Court-Martial of American Soldier Benedict Arnold
About the court-martial of American soldier Benedict Arnold history and information of the act in the Revolutionary War.
BENEDICT ARNOLD (1741-1801)
In his early 30s, Arnold gave up his successful commercial pursuits to enter the military service of America's Revolutionary Army. He was a brilliant strategist and covered himself with battlefield glory at Ticonderoga, Quebec, and Saratoga. A national hero, Arnold was put in command of the Philadelphia area in 1778 by George Washington. Here Arnold's extravagant living and arrogant acts set in motion a series of events that led to his requesting a court-martial on December 23, 1779.
The Court-Martial. The trial took place in Norris's Tavern in Morristown, N.J. Major General Howe and his court officers were the judges. Gen. Joseph Reed and Timothy Mat-lack, president and secretary, respectively, of the Pennsylvania State Council, were the accusers.
Arnold was charged with issuing a military pass to Robert Shewell, a businessman of alleged Tory sympathies; of closing Philadelphia shops to the public, while buying from them for himself; of imposing menial chores on the sons of free men; and of using State wagons to transport private property.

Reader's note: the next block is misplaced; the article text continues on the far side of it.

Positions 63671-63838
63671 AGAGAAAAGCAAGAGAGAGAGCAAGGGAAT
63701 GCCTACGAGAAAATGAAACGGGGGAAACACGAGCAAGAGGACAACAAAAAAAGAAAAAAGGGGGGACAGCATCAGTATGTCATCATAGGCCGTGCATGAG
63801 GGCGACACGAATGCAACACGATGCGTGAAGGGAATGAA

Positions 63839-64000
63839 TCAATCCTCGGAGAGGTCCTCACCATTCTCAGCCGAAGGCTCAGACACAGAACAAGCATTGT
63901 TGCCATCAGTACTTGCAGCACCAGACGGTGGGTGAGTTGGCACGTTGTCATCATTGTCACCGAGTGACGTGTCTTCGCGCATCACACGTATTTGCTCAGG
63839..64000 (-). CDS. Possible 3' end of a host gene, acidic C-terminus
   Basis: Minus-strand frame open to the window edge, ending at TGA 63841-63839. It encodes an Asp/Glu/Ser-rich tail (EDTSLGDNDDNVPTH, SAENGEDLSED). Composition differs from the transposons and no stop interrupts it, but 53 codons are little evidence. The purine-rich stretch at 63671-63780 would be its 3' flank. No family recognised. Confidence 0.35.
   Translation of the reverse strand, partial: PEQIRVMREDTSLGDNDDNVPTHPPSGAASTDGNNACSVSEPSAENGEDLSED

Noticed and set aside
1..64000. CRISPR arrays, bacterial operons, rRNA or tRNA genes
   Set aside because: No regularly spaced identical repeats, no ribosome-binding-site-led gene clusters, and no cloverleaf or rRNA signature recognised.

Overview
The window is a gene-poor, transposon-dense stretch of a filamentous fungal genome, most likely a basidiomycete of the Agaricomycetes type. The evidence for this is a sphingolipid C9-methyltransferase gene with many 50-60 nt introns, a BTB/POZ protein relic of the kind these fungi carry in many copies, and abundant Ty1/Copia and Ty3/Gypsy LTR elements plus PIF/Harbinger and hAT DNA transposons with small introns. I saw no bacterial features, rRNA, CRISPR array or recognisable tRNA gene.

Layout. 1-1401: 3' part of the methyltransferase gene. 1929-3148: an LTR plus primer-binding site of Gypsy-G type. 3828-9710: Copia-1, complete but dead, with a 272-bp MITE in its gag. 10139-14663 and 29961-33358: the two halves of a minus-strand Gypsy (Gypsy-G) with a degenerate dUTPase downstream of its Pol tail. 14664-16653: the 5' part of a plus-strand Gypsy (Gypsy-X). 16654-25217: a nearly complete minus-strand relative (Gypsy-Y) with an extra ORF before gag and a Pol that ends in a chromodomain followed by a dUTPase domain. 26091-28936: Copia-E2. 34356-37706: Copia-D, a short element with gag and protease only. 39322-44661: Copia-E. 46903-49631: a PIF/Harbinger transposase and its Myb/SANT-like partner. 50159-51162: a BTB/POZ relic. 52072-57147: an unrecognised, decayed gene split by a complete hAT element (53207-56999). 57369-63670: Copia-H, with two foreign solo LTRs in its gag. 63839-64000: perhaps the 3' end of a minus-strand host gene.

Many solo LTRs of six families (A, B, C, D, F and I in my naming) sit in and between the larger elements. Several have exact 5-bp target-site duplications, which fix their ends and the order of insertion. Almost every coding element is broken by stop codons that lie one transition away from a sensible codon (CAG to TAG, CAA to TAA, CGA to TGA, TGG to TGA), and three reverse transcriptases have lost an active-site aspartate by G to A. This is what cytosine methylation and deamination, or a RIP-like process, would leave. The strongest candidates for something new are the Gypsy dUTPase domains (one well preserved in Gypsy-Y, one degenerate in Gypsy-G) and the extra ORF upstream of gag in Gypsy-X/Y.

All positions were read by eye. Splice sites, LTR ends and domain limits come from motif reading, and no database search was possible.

In conducting his own eloquent defense, Arnold had the 1st 3 charges set aside. On the 4th charge, the court recommended that Arnold receive a reprimand from his commander-in-chief. Washington wrote to Arnold saying that he considered "the affair of the wagons to be imprudent and improper." This gentle wrist slap so wounded Arnold's pride, it sent him into a hell of black despair that culminated in an attempt to betray his country.
Significance. The court-martial of Benedict Arnold, inspired by rivalry and jealousy, pointed up the need for objective reform in the military court-martial system.
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